Corsica

Upon arrival in Toulon, I kept seeing the big yellow and blue Corsica/Sardinia ferries along the port during my strolls or errands through the city. I soon learned that Toulon, along with Nice, were the connection points for Corsica. Having never been to an overseas French territory, I knew I couldn’t pass up an opportunity to go to Corsica on the ferry whilst living here. So, after booking 63€ round-trip ferry tickets, I boarded the big yellow ferry with my Spanish friend upon arrival from Venice.

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Our journey was about ten hours each way. Since we were only going for four days, we purchased night-time ferry tickets in order to maximize our time on the island, and had our very own siège inclinable, aka recliner sleeper chair. We spent two days in the capital, Ajaccio, and two days in a small port city called Propriano, as we had a free place to stay (and Corsica is EXPENSIVE!) Our first day in Ajaccio, it rained a lot, so we did our best to explore the Old town and after lunch ended up in the art museum, Palais Fesch. Unfortunately, the days and times we were in Ajaccio were when Napoleon’s House was closed, so, I will have to catch that next time.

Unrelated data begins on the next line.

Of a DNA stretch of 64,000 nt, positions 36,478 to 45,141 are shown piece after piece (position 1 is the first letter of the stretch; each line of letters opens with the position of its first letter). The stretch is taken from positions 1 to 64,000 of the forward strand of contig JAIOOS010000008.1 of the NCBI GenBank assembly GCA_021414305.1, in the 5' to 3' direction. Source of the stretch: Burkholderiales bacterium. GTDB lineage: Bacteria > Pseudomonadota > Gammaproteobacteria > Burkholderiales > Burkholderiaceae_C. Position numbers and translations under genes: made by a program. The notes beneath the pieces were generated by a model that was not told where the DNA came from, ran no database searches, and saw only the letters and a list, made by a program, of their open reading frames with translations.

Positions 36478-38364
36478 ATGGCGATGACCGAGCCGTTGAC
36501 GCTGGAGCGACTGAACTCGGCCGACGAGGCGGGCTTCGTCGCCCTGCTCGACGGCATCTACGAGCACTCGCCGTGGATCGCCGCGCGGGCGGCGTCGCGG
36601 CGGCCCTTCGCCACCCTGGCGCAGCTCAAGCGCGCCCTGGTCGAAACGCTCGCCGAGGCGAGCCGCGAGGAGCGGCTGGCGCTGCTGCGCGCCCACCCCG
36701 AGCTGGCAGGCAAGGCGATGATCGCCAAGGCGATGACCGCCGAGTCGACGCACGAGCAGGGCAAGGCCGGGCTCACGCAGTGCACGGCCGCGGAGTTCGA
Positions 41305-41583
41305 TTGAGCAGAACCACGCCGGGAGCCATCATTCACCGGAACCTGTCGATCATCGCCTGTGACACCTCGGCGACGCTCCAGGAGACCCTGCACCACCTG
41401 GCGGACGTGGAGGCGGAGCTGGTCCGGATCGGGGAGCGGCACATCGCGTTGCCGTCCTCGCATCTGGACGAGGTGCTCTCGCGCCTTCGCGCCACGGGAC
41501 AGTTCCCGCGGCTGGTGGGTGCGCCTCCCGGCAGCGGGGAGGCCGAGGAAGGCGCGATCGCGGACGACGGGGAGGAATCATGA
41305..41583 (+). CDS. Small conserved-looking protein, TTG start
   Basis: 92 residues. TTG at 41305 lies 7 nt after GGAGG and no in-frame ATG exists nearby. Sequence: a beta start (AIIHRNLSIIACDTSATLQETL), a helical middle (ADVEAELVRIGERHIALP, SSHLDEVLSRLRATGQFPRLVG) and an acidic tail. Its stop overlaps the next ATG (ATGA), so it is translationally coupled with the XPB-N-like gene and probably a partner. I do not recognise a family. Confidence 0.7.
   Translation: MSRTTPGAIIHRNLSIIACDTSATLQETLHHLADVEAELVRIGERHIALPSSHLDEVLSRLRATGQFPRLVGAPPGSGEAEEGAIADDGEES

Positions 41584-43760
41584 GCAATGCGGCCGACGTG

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20140530-073151-27111897.jpg Happily, our days in Propriano were sunny, and we were able to spend them lounging in our beach house, tanning and swimming on the beach itself, wandering the very small town, and having drinks with locals during the evenings.

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20140530-071714-26234110.jpg I wasn’t sure what to expect from Corsica, but all French people rave about the island, and for good reason. It is very touristy and comes alive during the summer, but mostly by French and Italians. There is everything you need in Corsica, from clear, blue-water beaches, to cliffs and mountains, to green, nature-filled walks. Every time I told French friends about my upcoming travels to Paris, Normandy, Morocco, Italy, and then Corsica, they would all just stop and gush/rave, «Mais tu vas en Corse!? La chance!» (“Ah, you’re going to CORSICA!? How lucky!”) I also found Corsican people to be very peculiar. They are nice, but proud. They will identify with being Corsican before identifying with being French. The accent is especially distinguishable. Most Corsicans do not see a point of ever leaving the island for the mainland, because they already have everything they need in Corsica. I do hope to go back to Corsica one day, but next time, with a car, because that really is the best way to explore the island (although going there with Itsaso was THE BEST!) Have you ever been to Corsica?

Bisous,

Dana

2 thoughts on “Corsica

  1. I’ve always wanted to go to Corsica! I’ve seen pictures of the mountains and the coves and they are so breathtaking! Your post has convinced me I need to make it a top priority.

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